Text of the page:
What I will tell you to be a part of the VA appraisal process is actually the best in the business. And I tell you why. Because conventional FHA loans. Right. If the appraisal is about to come in low, that’s it. You’re done. They submit it. That’s the value, you move on. With VA, if it’s about to come in low, the realtor initiates a thing called Tidewater. Which Tidewater gives an opportunity to the listing agent or whoever else is involved to provide comps to support a purchase, the purchase price. So it’s kind of like, “hey, we haven’t submitted it. This is what we think it’s going to be. Submit to me be anything that would support the purchase price.” And then they do. And then the appraiser like, oh, you don’t want to miss that comp here. Let me adjust this comp to the first position or however, they do it. No right. No harm, no foul. They haven’t even submitted it to the VA yet. And where you have the tug of war in our industry is that you mentioned a conventional or FHA loan, that when someone comes in low and you ask somebody to change it, it’s being graded on how accurate their appraisals are, what do you think they’re going say? They don’t win either way. They don’t. So you’re going to lose every single time, no appraiser is going to go “my bad, I messed up.” And, “let me fix that for you.” But Tidewater provides that opportunity, that safe place where people can have the conversation and show accounts to fix that. 

Another caveat, too, about appraisals. And this is why our real estate professionals and our lenders have to work together because VA has minimum property requirements. So a lot of that is around the safety, sanitary, and soundness of the house. So we don’t want stuff falling off the house and all the roof caving in. And you don’t want the foundation jacked up, exposed, electric, all those things. My philosophy is, “if you’re a lender and a realtor and you know this domain, then you probably don’t want to show a veteran around a bunch of houses that need renovation.” Or they need a lot of work to it. If you’re not expecting if you want a 30-day transaction. There’s other things you can do, renovation loans and stuff like that. But I’m just talking and I do want a smooth, painless transaction. Just don’t show houses like that if you can. I know in some markets it’s tough because inventory is low and you just got to do what you have to do. But having these conversations with everybody is important and make sure the lights are turned on. There are no exposed electrics, the water goes on and all that stuff will save tons of time and frustrations with the appraisal process itself. But to go back to what you’re saying, Tidewater is the best in the game. And I can tell you it works, it’s a great process. And when you dig deep into a loan, sometimes after it doesn’t even meet back with Tidewater, you can send it to the VA to have one of their appraisers review it again. You can’t get that with a conventional FHA.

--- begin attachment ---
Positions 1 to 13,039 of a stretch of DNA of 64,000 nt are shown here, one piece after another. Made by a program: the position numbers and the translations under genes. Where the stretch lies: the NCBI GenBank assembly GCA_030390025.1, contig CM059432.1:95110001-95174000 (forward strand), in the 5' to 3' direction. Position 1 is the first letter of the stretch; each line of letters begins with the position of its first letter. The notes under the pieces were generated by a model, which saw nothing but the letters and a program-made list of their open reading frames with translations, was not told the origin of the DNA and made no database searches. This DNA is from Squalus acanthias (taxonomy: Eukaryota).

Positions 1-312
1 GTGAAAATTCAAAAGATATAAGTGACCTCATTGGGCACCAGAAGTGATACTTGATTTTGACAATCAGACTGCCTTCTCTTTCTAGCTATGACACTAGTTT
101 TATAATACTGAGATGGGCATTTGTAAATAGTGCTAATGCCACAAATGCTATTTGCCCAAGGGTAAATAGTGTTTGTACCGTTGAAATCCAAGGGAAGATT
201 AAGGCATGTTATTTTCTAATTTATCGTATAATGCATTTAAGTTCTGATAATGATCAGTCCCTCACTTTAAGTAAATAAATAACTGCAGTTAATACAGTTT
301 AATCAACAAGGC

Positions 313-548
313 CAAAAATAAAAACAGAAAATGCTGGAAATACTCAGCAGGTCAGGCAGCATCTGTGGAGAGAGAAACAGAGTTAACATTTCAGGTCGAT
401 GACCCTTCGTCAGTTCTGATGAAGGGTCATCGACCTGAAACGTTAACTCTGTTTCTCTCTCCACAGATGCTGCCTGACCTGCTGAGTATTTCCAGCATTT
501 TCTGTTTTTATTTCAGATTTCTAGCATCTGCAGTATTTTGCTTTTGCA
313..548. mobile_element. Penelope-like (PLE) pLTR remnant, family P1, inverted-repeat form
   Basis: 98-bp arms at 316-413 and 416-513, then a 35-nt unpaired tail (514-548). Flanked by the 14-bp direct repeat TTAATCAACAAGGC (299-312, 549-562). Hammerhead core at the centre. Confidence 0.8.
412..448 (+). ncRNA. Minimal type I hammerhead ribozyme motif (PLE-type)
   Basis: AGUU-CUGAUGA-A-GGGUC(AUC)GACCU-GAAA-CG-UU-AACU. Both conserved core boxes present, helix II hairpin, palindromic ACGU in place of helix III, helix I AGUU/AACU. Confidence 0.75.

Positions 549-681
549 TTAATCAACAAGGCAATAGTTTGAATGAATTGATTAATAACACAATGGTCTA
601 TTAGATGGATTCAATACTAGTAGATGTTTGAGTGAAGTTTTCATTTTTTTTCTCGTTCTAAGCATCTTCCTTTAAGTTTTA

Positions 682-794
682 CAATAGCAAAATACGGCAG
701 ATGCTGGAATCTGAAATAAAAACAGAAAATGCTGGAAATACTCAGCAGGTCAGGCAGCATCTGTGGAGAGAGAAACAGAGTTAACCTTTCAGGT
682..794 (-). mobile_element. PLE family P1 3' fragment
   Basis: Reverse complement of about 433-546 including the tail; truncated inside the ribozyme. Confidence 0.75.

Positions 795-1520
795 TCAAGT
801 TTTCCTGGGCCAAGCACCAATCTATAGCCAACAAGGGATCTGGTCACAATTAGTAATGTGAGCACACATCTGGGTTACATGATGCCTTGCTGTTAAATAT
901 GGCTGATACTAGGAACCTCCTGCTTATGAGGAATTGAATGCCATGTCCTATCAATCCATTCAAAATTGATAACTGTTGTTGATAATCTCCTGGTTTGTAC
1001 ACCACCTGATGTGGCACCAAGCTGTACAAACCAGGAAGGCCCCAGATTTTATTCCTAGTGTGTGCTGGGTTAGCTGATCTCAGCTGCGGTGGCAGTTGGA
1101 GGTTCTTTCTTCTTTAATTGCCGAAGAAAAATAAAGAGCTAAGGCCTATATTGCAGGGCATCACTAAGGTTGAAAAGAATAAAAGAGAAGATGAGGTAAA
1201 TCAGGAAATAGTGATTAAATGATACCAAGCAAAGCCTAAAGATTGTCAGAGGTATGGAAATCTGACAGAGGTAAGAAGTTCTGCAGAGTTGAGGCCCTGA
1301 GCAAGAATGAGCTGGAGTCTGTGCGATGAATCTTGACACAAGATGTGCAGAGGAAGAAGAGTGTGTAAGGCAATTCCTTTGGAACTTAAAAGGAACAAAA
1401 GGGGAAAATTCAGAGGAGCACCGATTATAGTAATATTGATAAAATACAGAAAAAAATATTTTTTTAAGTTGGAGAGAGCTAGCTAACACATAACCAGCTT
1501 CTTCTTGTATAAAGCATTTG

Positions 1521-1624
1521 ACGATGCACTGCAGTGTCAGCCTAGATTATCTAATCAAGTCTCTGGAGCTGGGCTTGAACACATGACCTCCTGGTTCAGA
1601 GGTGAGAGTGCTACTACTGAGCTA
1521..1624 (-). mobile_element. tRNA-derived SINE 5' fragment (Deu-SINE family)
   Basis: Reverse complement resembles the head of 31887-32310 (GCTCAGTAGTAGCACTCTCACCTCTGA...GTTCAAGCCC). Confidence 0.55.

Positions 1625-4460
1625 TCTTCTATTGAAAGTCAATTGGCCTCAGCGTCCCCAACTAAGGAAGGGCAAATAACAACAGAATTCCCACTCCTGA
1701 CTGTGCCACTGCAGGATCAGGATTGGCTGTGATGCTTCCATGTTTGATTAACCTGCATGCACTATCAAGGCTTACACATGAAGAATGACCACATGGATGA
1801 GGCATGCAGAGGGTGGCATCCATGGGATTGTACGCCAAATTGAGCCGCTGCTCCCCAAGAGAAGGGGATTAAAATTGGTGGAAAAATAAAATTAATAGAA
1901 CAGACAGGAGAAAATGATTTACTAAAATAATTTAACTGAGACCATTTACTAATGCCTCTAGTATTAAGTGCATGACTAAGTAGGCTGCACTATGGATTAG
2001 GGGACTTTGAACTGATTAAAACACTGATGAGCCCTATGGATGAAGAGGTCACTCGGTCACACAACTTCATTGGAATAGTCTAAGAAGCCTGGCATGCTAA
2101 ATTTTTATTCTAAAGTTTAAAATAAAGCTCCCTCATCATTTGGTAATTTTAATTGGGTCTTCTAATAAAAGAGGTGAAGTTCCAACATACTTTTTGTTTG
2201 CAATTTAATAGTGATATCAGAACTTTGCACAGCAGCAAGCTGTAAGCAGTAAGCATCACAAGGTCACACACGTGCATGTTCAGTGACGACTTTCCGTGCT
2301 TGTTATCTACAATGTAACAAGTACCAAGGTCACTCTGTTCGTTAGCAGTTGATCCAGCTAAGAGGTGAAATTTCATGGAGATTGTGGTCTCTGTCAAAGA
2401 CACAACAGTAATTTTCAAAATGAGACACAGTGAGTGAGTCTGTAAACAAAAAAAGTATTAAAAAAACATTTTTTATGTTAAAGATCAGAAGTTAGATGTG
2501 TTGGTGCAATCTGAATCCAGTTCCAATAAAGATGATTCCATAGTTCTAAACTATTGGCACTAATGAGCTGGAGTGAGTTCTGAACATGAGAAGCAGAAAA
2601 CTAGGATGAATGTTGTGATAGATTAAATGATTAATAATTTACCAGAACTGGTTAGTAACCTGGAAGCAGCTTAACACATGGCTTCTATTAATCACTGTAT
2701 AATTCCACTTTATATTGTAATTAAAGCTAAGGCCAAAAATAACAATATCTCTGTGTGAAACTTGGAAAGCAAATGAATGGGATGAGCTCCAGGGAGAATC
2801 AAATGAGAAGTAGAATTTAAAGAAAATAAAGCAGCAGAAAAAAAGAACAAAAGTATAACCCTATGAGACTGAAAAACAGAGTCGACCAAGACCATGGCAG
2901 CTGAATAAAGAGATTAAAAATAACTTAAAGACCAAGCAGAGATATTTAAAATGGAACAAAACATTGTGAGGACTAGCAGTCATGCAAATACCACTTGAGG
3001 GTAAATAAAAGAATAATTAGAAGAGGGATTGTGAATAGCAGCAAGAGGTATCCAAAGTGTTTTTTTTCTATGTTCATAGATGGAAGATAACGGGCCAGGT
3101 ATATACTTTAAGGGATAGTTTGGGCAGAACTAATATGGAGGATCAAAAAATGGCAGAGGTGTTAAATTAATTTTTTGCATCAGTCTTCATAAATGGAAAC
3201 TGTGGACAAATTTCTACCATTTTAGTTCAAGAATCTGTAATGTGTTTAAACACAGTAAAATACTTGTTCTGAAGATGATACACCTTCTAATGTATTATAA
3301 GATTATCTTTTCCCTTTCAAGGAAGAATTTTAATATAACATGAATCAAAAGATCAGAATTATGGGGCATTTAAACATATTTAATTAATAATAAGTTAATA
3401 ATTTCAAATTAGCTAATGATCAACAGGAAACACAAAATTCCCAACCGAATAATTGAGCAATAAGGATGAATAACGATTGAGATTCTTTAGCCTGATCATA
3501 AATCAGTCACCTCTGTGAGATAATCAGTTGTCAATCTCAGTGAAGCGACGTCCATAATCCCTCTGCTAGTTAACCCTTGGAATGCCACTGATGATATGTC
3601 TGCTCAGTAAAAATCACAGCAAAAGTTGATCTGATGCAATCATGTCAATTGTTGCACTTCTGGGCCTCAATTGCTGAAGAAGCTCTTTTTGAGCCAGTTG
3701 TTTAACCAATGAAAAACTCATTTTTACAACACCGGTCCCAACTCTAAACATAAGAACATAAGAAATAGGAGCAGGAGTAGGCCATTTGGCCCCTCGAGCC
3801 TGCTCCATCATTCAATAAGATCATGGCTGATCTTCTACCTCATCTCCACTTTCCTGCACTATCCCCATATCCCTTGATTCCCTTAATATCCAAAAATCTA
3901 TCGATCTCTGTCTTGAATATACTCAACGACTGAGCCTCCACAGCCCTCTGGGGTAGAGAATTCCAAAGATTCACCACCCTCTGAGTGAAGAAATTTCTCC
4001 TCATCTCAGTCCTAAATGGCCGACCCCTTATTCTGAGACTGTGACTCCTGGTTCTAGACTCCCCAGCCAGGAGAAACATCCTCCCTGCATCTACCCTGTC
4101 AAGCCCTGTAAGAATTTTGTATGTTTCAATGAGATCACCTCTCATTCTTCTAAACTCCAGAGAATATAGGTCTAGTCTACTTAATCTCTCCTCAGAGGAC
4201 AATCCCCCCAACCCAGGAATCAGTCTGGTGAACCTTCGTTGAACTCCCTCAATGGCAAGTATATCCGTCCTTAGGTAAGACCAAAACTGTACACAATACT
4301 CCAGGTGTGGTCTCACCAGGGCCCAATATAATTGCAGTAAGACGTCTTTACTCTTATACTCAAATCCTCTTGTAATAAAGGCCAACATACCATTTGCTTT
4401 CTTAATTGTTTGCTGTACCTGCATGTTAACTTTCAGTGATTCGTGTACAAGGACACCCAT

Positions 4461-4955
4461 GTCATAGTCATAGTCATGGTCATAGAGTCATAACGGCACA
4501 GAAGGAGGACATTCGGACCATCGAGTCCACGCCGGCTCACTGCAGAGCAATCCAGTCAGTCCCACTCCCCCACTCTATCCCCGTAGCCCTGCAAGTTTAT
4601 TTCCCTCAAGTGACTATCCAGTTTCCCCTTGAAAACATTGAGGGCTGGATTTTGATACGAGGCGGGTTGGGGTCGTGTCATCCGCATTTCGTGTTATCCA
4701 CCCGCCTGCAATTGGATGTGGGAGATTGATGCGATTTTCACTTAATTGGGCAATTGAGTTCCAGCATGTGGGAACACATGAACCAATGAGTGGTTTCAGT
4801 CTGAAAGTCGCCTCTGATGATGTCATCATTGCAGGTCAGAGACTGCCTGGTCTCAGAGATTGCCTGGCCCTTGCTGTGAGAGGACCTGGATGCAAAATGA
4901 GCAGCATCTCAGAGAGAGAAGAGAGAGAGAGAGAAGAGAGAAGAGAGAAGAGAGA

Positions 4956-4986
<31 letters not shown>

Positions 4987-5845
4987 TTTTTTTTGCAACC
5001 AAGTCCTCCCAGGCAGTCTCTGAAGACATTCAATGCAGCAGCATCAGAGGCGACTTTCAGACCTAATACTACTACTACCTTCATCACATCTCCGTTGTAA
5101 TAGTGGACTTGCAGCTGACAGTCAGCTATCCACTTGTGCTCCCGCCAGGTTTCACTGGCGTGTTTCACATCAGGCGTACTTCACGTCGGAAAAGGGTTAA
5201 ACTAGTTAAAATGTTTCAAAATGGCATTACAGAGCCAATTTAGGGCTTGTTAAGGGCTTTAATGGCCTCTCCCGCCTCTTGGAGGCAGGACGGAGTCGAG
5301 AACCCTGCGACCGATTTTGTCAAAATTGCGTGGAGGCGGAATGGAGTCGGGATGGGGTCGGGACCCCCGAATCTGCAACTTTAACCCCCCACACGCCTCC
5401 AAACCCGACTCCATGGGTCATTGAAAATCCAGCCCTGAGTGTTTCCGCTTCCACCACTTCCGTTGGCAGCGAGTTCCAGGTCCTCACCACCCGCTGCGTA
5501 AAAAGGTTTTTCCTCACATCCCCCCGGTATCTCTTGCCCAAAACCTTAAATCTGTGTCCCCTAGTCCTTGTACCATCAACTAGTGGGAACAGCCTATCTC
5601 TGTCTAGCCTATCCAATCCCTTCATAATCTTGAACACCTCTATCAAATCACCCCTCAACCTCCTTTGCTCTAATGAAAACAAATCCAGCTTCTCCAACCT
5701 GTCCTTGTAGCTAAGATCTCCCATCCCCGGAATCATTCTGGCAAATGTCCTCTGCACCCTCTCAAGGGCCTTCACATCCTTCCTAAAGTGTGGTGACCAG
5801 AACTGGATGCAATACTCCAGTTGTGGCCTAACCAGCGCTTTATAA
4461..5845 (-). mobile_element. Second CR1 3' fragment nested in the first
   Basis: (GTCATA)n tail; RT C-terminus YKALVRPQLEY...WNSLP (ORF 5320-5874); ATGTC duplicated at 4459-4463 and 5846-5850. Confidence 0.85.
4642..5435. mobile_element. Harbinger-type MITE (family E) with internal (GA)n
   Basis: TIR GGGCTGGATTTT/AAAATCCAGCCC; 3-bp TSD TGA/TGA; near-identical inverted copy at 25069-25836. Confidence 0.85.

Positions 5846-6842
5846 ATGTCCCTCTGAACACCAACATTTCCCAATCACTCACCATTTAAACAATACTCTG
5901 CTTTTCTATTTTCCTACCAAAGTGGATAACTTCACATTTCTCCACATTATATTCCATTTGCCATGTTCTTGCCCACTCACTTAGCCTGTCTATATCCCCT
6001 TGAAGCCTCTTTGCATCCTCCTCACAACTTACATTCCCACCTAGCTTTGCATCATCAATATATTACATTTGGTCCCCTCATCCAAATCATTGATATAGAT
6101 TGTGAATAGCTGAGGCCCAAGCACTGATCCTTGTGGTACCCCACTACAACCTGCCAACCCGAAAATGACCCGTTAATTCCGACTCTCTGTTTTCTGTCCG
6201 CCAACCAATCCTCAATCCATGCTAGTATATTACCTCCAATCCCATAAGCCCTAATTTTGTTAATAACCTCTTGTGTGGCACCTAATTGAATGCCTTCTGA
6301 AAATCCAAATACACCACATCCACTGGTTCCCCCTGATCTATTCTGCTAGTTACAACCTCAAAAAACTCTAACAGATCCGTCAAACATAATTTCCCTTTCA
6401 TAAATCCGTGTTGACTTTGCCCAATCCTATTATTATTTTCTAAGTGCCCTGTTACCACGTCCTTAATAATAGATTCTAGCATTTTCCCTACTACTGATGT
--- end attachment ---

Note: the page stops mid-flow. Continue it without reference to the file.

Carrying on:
Chuck Wood And you mentioned the low inventory market. So this audience question says, thank you for your service. I’ll thank you for your continued service from me, of course. In a low inventory market like Seattle. Do you have any tips on how to get a VA loan offer accepted?

 Bryan Bergjans So one of the things I always tell folks, and we do a lot of conversations with the consumer, and one of the things that we tell them, obviously, is to be prepared for this. So the way I look at it is that when you have a consumer coming in that wants to use a VA home loan benefit, I think what scares sellers the most is they get these contracts. But there’s a lot of what if’s behind that contract.

How to win a VA sales contract a lot of times is to make sure that the consumer’s already been through the rounds with underwriting. That income assets and everything has already been approved. So now the customer only needs to find a house. That alleviates a ton of issues already.

My suggestion on how to win a VA sales contract a lot of times is to make sure that the consumer’s already been through the rounds with underwriting. That income assets and everything has already been approved. So now the customer only needs to find a house. That alleviates a ton of issues already. When your realtor is going to the seller saying, “hey, he’s already approved, all he’s finding is a house.” And now they don’t have to worry about missing closing times because the appraisal turn time is less than two weeks in every market pretty much across the United States unless you live seven hours away in the middle of rural somewhere. You just cut the time down and it gives that seller way more confidence in the process. Also, to work with your buyers and your consumer to say, “hey, is there a little bit of information we might be able to share with the seller”, letting them know that you are in a good financial position. Unfortunately, the unconscious bias with VA has always been for some odd reason, because it’s a government-backed loan, people think it’s a subprime customer and that it’s just not the case. Now, last year, the average FICO score for VA was well into the seven hundreds and it’s been like that for years. And the consumer FICO scores never reached seven hundred until 2019. The consumers have assets, plenty of money, and a great credit score. And I think if the sellers knew that going in, they wouldn’t feel so bad. 

Chuck Wood Yeah, makes a lot of sense, I’ve agreed with you throughout this. I think there’s still tremendous opportunity. And what I’d like to say, again, thanks for your service and thank you for coming on to Ask the Expert and continuing your campaign of education on this.

Bryan Bergjans Thank you for having me, and I appreciate everybody attending. And I look forward to helping more vets.